RE: Style Guide Help

Subject: RE: Style Guide Help
From: "walden miller" <wmiller -at- vidiom -dot- com>
To: "TECHWR-L" <techwr-l -at- lists -dot- raycomm -dot- com>
Date: Wed, 28 Jun 2000 12:32:58 -0600

> --- chasity mcwilliams <chas -at- fcs -dot- uga -dot- edu> wrote:
> > I have been asked to create a style guide for our department. It will
be used for creating help
> > guides/manuals and handouts. I have never done anything like this and
was wondering if anyone out there
> > could give me a good starting point.
I have written four or five style guides for different companies. I have
reviewed many others in making mine.
There are a couple very good published style guides available from
bookstores. I recommend Sun's style guide as a good place to start: "Read
Me First" It includes the entire manual on a CD with Frame Templates.

When writing the style guide, remember to write for entry level writers as
well as experienced writers (even if your department only has senior
writers); style manuals will outlast individual writers.

My style manuals dwell on three subjects:

1. documentation philosophy (how manual sets/manuals/chapters are
constructed for the individual company and specific audiences of the

2. templates (book/chapter/paragraph/font)

3. nuts and bolts (diction, spelling of terms-of-art, processes for
delivery/release, etc.)

I also chose the following references for all issues not covered in the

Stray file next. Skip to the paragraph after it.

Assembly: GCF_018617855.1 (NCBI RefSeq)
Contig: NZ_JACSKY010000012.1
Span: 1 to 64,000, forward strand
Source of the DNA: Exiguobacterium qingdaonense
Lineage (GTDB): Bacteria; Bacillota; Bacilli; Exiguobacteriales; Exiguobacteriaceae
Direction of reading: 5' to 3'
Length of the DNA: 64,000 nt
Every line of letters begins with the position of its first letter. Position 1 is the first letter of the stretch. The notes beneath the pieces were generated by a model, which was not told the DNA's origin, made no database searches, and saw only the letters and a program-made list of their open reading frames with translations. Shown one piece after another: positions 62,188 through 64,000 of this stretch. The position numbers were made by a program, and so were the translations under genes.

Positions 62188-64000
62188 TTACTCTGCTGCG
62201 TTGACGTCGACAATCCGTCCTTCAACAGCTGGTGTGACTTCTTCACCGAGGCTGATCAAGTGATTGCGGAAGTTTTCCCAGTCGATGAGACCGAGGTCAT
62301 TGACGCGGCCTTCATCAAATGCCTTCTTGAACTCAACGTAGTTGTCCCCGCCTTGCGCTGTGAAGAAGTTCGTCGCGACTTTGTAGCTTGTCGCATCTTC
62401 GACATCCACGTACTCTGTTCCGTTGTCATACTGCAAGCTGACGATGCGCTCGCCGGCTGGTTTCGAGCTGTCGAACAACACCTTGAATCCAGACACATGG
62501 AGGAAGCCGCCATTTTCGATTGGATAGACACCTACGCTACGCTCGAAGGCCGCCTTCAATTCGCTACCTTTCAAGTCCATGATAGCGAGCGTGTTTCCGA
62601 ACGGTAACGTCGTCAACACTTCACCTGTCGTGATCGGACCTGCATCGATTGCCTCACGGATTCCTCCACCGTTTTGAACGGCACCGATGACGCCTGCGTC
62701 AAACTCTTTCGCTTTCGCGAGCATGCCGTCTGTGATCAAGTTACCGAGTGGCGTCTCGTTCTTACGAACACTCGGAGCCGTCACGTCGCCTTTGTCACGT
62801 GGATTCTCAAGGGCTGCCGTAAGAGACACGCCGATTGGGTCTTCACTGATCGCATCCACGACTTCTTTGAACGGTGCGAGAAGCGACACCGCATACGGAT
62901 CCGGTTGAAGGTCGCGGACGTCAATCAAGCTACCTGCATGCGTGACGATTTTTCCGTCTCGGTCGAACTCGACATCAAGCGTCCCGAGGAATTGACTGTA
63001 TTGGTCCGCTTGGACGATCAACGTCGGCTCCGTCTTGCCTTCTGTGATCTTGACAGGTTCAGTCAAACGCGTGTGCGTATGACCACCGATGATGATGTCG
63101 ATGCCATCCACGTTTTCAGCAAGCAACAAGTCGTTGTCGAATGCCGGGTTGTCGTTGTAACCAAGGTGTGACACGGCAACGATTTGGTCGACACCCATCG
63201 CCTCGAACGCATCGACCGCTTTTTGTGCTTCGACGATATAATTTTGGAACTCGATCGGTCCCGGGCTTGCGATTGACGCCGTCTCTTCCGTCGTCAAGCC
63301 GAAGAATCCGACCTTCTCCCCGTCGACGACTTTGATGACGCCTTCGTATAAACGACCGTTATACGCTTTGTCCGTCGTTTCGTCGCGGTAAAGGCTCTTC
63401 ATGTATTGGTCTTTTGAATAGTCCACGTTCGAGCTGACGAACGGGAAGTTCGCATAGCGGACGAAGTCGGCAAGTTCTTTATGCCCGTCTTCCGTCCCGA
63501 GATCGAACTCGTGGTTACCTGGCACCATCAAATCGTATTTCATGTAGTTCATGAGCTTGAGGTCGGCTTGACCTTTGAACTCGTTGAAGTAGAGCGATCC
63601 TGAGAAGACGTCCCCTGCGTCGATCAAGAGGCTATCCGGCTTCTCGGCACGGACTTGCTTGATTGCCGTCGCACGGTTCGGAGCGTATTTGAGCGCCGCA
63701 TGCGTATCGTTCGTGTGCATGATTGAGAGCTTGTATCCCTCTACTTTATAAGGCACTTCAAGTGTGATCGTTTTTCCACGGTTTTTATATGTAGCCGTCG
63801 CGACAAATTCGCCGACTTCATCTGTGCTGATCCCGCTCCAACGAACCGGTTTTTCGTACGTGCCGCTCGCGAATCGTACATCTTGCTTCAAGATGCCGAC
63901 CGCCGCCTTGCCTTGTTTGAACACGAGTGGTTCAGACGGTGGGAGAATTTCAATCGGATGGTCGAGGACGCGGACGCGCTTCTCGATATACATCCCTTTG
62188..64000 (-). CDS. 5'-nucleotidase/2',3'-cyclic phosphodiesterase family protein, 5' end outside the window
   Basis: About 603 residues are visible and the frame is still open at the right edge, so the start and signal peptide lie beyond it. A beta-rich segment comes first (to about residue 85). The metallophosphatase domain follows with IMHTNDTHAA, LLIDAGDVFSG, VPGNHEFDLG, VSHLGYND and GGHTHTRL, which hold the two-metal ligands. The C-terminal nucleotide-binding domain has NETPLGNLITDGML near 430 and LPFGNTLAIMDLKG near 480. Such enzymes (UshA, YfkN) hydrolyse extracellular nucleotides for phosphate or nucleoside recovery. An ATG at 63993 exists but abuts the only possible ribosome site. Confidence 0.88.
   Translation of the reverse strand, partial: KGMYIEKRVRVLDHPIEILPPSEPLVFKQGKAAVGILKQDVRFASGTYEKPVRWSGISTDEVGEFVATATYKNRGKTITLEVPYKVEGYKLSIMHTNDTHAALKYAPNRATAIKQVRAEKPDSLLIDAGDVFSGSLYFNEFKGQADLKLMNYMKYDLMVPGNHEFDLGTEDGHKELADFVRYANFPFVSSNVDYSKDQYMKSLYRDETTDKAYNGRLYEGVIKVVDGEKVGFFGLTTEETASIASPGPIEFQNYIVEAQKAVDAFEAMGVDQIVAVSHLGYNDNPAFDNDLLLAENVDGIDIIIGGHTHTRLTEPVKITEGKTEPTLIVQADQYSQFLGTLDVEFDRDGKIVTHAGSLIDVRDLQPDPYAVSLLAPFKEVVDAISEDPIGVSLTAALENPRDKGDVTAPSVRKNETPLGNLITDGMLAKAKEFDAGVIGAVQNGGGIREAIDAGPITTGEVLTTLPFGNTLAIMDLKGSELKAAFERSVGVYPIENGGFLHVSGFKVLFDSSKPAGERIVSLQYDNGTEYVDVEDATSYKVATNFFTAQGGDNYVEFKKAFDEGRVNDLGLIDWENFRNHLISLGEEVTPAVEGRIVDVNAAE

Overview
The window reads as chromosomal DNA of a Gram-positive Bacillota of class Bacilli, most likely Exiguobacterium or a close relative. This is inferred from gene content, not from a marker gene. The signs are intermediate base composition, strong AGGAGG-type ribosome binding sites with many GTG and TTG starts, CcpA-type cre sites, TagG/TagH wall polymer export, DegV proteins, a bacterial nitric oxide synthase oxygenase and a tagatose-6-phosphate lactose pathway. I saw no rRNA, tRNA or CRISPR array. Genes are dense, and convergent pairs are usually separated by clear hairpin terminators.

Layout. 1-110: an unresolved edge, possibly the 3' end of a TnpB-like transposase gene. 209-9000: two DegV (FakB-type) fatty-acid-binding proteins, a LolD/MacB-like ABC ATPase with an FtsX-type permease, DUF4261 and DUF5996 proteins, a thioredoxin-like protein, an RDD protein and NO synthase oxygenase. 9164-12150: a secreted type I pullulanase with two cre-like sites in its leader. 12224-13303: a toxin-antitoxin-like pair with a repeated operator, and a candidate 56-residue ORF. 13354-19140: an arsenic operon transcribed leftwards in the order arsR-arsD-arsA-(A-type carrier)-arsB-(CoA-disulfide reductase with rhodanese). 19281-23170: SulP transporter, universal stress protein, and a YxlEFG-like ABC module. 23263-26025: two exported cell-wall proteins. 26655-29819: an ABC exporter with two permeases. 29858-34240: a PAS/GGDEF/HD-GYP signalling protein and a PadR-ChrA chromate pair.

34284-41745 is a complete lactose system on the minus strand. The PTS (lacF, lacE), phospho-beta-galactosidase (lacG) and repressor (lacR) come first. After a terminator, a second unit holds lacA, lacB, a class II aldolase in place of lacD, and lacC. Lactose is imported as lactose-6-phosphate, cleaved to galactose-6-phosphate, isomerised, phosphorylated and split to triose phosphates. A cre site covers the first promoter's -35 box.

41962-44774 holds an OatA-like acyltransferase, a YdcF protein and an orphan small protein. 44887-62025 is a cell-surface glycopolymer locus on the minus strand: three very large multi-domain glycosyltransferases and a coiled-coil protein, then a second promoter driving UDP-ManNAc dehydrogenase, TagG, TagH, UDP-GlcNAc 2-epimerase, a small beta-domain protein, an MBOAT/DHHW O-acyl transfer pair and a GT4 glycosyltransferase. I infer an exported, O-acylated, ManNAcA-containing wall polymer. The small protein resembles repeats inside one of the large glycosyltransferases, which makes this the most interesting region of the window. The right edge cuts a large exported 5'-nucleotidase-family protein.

style manual (its good to have a backup):

1. Chicago Manual of Style
2. Elements of Style
3. A good English Usage book (I have Merriam Websters on my desk).

I also encourage updates to the style manual when problems arise. The style
manual should be considered a living book. I also remind writers that
changes in style will "cost" the company if they are systemic design changes
(i.e., every manual must be updated to the new style). There is much pain
in changing designs.

I should also note, that a documentation style manual is not a corporate
style manual. Corporate style manuals typically discuss all legal uses of
logos, which colors can be used, which fonts are officially blessed for all
external promotional/sales/marketing material, etc. This type of
information is much more transitory as logos, colors, and marketing design
change regularly with the winds of fashion.

Good luck in creating a style manual. I have found it is very educational.

Walden Miller
Vidiom Systems
Boulder, Colorado

ps. don't forget to conform to your style as you write the style manual;
this is a good trick.

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